0irstly we can see that we have declared D variables !sing one declare statement. 3e co!ld have
!sed the default statement also b!t this wo!ld have been ointless as all three wo!ld have had the
same val!e.
Ne1t we !sed the set statement to assign a val!e to each of o!r variables. In the case of the first two
this was a simle case of !se a character string. $!t for the third we !sed the C&'CAT f!nction to
,oin the other * strings together. +his demostrates the fact that we can !se f!nctions within other
f!nctions' this goes for the standard f!nctions s!ch as C&'CAT and also for ones we define o!rselves.
Ho$ever... while trying to rove that we can call o!r own rograms from within other f!nctions the
server ket crashing. - to this oint we had been r!nning the so!rce !sing version ../.1alha' +his
is a good time to ress home that release . is not a f!ll release as yet and is not stable and sho!ld be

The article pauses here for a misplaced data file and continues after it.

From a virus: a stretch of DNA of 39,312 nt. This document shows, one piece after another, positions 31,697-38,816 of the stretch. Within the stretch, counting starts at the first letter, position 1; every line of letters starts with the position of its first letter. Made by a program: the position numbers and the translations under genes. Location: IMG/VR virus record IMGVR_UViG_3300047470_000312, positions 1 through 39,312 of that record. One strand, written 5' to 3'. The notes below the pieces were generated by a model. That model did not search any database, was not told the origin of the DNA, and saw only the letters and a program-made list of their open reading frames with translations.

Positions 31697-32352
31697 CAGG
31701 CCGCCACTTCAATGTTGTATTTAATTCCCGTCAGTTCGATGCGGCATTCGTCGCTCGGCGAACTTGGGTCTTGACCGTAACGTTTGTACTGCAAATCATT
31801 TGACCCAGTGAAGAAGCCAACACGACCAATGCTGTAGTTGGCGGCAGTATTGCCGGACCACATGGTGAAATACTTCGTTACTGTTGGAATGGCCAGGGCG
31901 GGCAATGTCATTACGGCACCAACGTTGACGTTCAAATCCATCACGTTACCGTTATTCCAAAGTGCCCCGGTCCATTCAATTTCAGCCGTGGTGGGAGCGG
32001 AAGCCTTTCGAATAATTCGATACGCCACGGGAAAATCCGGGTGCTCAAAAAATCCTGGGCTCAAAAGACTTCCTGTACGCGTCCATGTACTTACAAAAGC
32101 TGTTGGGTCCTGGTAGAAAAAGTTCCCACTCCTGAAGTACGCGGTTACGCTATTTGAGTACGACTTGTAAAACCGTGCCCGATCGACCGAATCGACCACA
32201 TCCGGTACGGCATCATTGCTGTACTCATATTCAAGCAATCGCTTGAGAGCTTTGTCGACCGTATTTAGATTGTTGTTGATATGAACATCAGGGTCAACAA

!sed as s!ch. +here will be things that we can&t do at this early stage. $!t we installed the latest
version ../.*alha and the roblem seemed to be fi1ed.
create function testhelloworld() returns varchar(20)
return helloworld()
//
select testhelloworld();
//
+------------------+
| testhelloworld() |
+------------------+
| Hello World 4 |
+------------------+
1 row in set (0.00 sec)
testhelloworld.my
#ll this disc!ssion of calling f!nctions has taken !s off the ath a little so back to the matter in hand'
variables. So far we have declared' set and !sed a string f!nction for o!t!t' b!t we can !se many
other tye of variables. %ere&s a roced!re which !ses a date tye variable and ret!rns the c!rrent
date.
drop function if exists showdate
//
create function showdate() returns varchar(20)
begin
declare l_date date;
set l_date = CURDATE();
return l_date;
end
//
select showdate()
+------------+
| showdate() |
+------------+
| 2005-01-23 |
+------------+
1 row in set (0.02 sec)
showdate.my
#s yo! can see in the f!nction we call C(/+AT which in effect does e1actly the same thing as o!r
f!nction b!t it does demonstrate that we can define and !se date data tyes.
+his ne1t one ret!rns a n!mberF
drop function if exists getsalary
//